There was value to be had in flexibility and it could have been a coup if Love had jumped on board with the idea. But he simply didn't see it that way. Instead, he stressed Wednesday that he was ready to commit for five years and the team wasn't, making it clear where the responsibility lies in the future if the player/team relationship goes south, or, in a worst case scenario, if the relationship ends in a trade demand or a departure to a different market in free agency. Sure, he can always make up the money on the next deal. But star players, like everyone else in the world, prefer up-front certainty to future promises. They certainly prefer to be valued rather than leveraged.

Weighing all the available risks should have led to a simple conclusion: securing Love for as long as possible as quickly as possible, to ensure good will and a rock-solid future, was the best way to continue the team's recent positive momentum and the most expedient method for reducing outside noise. Maxing out Love would also have sent a message to Rubio and Williams that this was an organization that properly valued and rewarded its stars. Future flexibility is a great idea; two extra locked in years of Love would have been a much, much better reality.

Love loses; Timberwolves lose 

Danilo Gallinari signs 4-year, $42 extension with the Denver Nuggets

This deal will go under the radar because it seems like the Nuggets, currently the West’s No. 2 seed, always go under the radar and because Gallinari, the No. 6 pick in his class, is somehow still his class’s most underrated player.  Denver gets a well-rounded, good-natured player, who produces at an elite efficiency level and is putting up career-highs across the board. Gallinari pairs nicely with Denver’s point guard of the present and future, Ty Lawson, and will deliver value on his salary as long as he is able to keep his back problems in the rearview mirror. Denver is the only team ranked in the top-4 in either conference without a sure-fire All-Star but his salary number isn’t so large that it boxes the Nuggets into a corner down the road. The Nene/Gallinari/Afflalo/Lawson quartet should be the solid base of an above-average team for the life of Gallinari’s deal. Why not get this done with now?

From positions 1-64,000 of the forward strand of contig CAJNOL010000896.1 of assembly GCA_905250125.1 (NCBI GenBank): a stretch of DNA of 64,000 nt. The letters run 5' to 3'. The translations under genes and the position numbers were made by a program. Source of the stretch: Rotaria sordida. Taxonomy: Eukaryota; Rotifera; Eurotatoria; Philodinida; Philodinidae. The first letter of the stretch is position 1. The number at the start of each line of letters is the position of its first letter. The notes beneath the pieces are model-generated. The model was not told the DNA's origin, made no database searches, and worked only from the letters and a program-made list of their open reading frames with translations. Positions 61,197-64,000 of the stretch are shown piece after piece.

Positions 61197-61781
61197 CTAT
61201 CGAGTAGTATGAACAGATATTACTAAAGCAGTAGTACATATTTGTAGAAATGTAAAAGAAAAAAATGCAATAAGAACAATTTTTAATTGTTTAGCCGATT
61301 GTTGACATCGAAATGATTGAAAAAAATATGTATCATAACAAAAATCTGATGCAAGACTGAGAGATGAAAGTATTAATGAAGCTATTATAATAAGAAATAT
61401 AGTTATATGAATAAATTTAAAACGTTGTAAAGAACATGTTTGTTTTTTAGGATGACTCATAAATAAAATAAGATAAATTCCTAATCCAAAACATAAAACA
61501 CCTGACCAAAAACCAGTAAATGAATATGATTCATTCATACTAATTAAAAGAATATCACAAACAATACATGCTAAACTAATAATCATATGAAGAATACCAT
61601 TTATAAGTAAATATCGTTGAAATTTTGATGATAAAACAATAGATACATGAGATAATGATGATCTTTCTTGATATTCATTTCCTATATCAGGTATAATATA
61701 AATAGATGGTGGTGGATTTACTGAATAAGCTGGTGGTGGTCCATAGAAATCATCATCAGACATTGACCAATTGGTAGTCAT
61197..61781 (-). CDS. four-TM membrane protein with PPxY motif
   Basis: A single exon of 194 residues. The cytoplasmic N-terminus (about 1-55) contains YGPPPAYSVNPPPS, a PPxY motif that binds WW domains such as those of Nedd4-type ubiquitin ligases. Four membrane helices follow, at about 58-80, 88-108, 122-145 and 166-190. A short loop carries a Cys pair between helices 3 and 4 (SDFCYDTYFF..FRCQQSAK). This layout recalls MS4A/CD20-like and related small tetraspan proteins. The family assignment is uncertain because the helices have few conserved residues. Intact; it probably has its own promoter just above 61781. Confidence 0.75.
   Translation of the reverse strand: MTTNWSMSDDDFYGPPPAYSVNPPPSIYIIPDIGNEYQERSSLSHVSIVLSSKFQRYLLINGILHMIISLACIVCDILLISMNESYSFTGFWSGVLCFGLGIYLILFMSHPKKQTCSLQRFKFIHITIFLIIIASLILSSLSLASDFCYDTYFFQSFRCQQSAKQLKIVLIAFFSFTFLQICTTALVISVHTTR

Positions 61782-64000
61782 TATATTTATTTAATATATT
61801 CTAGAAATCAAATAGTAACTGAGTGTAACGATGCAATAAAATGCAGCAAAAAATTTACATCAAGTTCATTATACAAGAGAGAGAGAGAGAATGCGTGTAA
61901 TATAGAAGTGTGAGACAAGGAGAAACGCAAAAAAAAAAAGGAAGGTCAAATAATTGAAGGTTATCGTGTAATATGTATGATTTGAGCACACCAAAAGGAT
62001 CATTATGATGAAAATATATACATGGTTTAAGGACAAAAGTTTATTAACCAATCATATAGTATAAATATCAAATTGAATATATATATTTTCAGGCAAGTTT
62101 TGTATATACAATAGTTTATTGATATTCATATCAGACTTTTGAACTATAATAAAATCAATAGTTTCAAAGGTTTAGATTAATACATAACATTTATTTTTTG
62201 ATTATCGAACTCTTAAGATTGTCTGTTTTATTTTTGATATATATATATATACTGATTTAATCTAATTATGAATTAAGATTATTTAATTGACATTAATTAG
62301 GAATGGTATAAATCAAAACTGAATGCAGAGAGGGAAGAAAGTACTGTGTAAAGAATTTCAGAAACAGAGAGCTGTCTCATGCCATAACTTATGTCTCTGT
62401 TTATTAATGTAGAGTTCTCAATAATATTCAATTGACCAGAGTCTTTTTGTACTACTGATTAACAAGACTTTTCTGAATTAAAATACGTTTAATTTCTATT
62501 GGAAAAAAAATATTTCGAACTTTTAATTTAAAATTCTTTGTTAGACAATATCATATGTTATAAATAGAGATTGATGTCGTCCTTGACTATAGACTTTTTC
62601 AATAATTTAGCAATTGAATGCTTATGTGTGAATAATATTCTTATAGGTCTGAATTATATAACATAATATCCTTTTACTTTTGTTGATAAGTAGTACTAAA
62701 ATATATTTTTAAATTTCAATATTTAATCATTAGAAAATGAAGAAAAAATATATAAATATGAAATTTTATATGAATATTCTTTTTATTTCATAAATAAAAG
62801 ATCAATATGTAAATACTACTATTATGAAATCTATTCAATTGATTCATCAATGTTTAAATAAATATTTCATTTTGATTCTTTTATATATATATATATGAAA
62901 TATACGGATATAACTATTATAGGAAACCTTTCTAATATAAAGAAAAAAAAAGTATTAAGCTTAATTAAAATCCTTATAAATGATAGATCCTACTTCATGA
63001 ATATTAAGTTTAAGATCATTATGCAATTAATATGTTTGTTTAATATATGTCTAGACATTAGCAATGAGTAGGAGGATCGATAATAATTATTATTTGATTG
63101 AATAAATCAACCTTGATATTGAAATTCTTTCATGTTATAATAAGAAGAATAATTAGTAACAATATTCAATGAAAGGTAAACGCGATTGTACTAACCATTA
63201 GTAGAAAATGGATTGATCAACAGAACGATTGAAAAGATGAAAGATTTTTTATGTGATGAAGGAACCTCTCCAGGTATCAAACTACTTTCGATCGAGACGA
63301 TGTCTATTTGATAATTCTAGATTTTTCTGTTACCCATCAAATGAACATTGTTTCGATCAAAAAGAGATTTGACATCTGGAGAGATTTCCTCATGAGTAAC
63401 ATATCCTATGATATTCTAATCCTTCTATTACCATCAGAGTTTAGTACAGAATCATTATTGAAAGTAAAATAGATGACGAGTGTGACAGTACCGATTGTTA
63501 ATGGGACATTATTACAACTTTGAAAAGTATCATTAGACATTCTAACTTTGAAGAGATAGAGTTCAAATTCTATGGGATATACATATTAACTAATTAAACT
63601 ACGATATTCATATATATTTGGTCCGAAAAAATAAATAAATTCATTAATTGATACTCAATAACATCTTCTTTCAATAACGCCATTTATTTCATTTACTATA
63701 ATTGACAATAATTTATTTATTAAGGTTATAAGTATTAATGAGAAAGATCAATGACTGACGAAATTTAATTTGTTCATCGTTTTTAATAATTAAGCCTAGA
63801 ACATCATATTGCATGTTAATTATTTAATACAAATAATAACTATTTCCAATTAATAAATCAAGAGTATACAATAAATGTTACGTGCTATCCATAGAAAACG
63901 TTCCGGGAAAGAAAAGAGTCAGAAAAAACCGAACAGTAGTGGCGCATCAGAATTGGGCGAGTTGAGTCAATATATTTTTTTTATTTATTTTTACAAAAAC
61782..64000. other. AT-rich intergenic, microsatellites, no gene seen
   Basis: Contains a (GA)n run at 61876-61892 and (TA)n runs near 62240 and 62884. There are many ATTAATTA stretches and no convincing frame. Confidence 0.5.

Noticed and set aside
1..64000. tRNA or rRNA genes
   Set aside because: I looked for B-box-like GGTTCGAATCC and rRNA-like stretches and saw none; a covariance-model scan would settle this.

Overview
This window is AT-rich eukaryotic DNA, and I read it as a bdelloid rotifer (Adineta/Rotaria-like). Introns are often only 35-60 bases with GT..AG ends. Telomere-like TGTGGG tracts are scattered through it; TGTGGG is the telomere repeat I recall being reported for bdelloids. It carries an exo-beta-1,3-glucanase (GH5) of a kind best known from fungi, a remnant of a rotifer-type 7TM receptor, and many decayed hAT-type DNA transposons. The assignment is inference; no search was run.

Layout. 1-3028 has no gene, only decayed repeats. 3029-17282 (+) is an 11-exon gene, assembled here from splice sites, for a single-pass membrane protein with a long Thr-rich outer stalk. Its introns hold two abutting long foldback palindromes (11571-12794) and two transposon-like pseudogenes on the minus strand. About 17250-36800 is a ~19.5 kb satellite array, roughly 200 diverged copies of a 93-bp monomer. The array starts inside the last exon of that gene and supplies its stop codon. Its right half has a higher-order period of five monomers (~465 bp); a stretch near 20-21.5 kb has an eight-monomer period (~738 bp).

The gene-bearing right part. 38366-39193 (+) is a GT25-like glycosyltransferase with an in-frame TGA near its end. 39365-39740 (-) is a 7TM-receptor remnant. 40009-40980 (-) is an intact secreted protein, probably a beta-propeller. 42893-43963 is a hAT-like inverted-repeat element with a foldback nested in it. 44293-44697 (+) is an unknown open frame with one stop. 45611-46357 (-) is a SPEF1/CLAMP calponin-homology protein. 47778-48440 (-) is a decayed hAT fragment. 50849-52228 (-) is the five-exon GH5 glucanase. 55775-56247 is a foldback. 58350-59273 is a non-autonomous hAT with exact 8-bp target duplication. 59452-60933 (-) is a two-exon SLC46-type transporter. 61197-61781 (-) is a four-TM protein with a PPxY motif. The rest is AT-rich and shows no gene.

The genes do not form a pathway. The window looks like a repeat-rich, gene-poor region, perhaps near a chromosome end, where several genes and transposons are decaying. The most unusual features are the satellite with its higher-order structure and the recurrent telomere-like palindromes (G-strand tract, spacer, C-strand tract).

Gallinari wins; Nuggets win 

Kosta Koufos signs 3-year, $9 million extension with a team option with the Denver Nuggets

Another piece to Denver’s puzzle, albeit a minor one, is Koufos, the No. 23 pick originally taken by the Utah Jazz. Koufos is Denver’s fifth big man and his career ceiling is probably as a fourth big man, at best. Finding reserve bigs can be a chore and the churn involved in locating and holding the right skillset to complement the frontline players isn’t as easy as it seems. Denver locks up Koufos at a small cap number and holds flexibility in the last year if they end up wanting to go a different direction. The 7-footer, meanwhile, knows he’s getting at least 6 million no matter what over the next two years, not bad for someone who has never played more than 50 games in a season or more than 11 minutes per game. This is really just a footnote deal, but it’s another sign of effective, well-intentioned management by Nuggets GM Masai Ujiri, who pro-actively resolved multiples questions for his club at thisextension deadline and can now focus his energy elsewhere at the trade deadline and next summer.

Koufos wins; Nuggets win 

New Orleans Hornets do not sign Eric Gordon to an extension

Conventional wisdom dictated that a league-owned team that technically didn’t need to agree to an 8-figure per year extension to Gordon, the No. 7 pick who is currently out for an extended period of time with a knee injury, wouldn’t get it done. That's exactly what happened. An offer was reportedly made to Gordon and rejected, leaving his future up in the air until next summer, when he will become a restricted free agent. Gordon’s value as a second-tier player in his class is clear. He’s likely headed for the type of deal given to Al Horford and Joakim Noah, and there’s a possibility someone reaches in free agency to throw him something even closer to a max, which his injury history and overall production levels don’t quite warrant. Regardless of where the numbers eventually come in, as the only star on an endlessly sinking ship, Gordon will be a scorching hot commodity. It’s well past time the Hornets got sold to a new owner so they can get on with the business of being a real basketball franchise.

Gordon wins; Hornets lose 

Portland Trail Blazers do not sign Nicolas Batum to an extension